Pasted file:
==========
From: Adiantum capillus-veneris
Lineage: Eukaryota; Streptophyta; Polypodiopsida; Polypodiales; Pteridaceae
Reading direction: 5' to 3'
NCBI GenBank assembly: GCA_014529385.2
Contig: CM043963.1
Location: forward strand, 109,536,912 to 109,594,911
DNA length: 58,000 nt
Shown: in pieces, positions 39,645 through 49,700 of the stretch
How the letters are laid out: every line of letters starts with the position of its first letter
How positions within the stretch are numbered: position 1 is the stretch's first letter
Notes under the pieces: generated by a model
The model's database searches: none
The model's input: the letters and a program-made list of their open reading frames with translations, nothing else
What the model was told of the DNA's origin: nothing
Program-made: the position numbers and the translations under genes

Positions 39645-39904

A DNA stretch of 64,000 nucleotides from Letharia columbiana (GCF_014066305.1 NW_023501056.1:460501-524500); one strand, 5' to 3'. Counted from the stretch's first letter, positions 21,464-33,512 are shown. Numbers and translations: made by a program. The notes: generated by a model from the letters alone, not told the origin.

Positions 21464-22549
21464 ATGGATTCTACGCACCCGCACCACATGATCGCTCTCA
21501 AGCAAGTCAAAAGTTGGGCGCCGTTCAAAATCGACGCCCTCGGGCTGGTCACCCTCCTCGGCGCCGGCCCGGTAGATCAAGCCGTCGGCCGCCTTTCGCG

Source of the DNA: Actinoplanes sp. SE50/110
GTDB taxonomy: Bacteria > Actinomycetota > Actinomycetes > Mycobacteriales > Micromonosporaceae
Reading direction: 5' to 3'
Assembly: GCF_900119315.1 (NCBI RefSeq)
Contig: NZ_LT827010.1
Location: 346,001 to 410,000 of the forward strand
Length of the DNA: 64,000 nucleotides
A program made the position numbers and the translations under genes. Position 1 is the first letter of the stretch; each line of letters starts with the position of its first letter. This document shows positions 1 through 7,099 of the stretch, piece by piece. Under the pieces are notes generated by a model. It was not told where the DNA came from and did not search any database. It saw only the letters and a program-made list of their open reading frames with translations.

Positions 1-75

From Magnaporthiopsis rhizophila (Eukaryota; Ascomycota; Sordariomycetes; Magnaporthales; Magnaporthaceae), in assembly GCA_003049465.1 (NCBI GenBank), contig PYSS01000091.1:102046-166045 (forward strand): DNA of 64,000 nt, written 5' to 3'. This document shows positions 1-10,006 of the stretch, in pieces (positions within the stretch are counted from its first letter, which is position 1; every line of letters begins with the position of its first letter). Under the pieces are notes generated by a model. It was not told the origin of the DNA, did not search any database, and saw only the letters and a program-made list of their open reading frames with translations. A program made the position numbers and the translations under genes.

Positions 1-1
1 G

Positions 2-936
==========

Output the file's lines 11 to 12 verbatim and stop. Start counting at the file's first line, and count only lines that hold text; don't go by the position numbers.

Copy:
Notes under the pieces: generated by a model
The model's database searches: none